An article in Commentary magazine last year by Jay Lefkowitz may help explain why people remain in the Orthodox world even when it comes into conflict with their changing values – on the role of women or even more heavenly matters. Lefkowitz defines a phenomenon he dubs “Social Orthodoxy” – “one of the fastest-growing and most dynamic segments of the American Jewish community,” he claims.
Social Orthodox Jews, Lefkowitz explains, are fully observant, but “not because they are trembling before God.” They may not be “sure how God fit[s] into their lives [nor are they certain] if Jewish Law is divine or simply the result of two millennia of rabbinical interpretations,” but they still get up every morning to pray with tefillin. They wouldn’t think of eating bread on Passover, even though they doubt its origin story.
“Much more important to [Social Orthodox Jews] than theology,” Lefkowitz concludes, “is maintaining the continuity of the Jewish people. The key to Jewish living is not our religious beliefs but our commitment to a set of practices and values that foster community and continuity.”
Being Jewish, Lefkowitz adds, means “being a member of a club, and not just any club; a club with a 3,000-year-old membership, its own language, calendar, culture, vast literature, including histories and a code of law, and of course a special place on the map.” Judaism even adds the ultimate physical test for acceptance: circumcision. (It’s pretty hard to fake membership when something so sensitive is at stake.) Yuval Noah Harari, author of the best-selling Sapiens: A Brief History of Humankind, describes what makes such a club a religion.
“Religion is a system of human norms and values founded on a belief in a superhuman order,” he explains. “Superhuman” is not the same as supernatural, Harari stresses. “The theory of relativity is superhuman, in that humans can’t change the laws just like that.”
But relativity doesn’t include the second requirement of a religion: that the belief in this superhuman order also establishes ways of behaving.
Harari says that the last 300 years have seen an “intense religious fervor” but with an emphasis on what he calls “natural law religions” – capitalism, nationalism, humanism, liberalism – all with their own immutable superhuman (though not supernatural) truths (“All men are created equal”) and the legal and behavioral codes that result. In this light Lefkowitz’s Social Orthodoxy seems very much a piece with these more modern “religious” systems, despite its ancient Jewish origins.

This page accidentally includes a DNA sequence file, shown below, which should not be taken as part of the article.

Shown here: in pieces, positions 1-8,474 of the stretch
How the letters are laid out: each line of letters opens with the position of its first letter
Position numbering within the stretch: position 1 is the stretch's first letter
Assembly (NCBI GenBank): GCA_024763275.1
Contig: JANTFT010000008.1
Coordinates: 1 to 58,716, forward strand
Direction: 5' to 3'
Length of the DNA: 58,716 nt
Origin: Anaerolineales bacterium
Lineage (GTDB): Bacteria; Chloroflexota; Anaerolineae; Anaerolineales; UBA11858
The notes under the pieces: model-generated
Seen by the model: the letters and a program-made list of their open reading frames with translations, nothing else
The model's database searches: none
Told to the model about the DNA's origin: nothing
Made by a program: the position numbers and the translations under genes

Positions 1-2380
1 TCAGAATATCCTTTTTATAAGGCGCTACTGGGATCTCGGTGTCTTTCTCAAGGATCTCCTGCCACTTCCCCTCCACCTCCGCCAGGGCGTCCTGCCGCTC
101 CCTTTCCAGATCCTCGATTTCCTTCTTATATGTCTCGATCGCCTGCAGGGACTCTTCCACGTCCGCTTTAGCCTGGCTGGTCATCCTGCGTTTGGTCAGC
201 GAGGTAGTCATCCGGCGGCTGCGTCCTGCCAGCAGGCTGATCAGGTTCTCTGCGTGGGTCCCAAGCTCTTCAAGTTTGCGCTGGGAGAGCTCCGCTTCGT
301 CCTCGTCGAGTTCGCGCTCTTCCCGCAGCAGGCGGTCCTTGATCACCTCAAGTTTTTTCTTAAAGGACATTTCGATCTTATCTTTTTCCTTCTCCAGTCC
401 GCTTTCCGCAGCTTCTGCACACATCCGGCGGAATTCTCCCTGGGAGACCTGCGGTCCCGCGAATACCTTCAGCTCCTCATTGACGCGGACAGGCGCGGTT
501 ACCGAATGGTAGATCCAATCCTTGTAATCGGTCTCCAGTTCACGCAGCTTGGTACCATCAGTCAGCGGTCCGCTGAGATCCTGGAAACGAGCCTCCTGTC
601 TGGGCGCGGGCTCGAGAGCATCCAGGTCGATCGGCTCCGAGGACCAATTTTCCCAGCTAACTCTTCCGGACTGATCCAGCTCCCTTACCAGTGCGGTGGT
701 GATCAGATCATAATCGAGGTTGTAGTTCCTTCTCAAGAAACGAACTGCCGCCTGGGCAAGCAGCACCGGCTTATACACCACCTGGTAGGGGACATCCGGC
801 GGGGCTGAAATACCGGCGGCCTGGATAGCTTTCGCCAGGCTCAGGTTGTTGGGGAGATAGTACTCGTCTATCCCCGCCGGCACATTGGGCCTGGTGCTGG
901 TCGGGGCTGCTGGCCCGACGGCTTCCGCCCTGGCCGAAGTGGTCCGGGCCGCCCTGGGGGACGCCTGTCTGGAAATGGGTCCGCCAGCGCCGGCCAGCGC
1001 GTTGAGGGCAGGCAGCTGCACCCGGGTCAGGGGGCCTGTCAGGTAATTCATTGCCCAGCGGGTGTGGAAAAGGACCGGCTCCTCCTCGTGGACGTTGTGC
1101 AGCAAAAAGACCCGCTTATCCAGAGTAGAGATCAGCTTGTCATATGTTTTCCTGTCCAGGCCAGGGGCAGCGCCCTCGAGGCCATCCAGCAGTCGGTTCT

That doesn’t make it any easier to leave, though. If anything, understanding and acknowledging the importance of the social element ought to give one added respect for those who remain, despite the cognitive dissonance that undoubtedly arises.
Rabba Sara Hurwitz, the first Orthodox Jewish woman to be ordained at Yeshivat Maharat in New York, and now its dean, wasn’t looking for a way out. She would probably recoil at the appellation of Social Orthodoxy.
In an article published a few weeks ago, she recalled that when the RCA issued its 2010 denunciation of women with rabbinical titles, she felt “isolated and unsure of the future of Orthodox women in my position, of which there were very few. She was shocked “by the threatening phone calls and emails I received.”
But five years later, the train has decisively left the station. Yeshivat Maharat has ordained 11 women and another 22 are currently studying there. Ha’rel graduates Rabbi Meesh Hammer-Kosoy and Rabbi Rachel Berkowitz made news in Israel earlier this year for doing the same. Rabbi Shlomo Riskin oversees the Susi Bradfield Women’s Institute for Halachic Leadership at Midreshet Lindenbaum in Jerusalem, which gives women the title of morot hora’ah – essentially equivalent to ordination, although it’s not labeled as such.
After the RCA proclamation, an online petition titled “We Support Women in Orthodox Leadership Roles” garnered more than 2,000 signatures in 48 hours. “Today, I feel 100 percent certain of the future of Orthodox women serving as clergy in halachically committed communities across the United States,” Hurwitz says. “Trying to write us out of the narrative is no longer an option.”
Those who stay within the system, fighting against the scare tactics of groups like the RCA, deserve our respect and require our support, our lobbying and, yes, our social media outrage.
So let me ask the question again. Who cares about Orthodox women rabbis? I do.
The author is a freelance writer who specializes in technology, start-ups and the entrepreneurs behind them. More at www.bluminteractivemedia.com.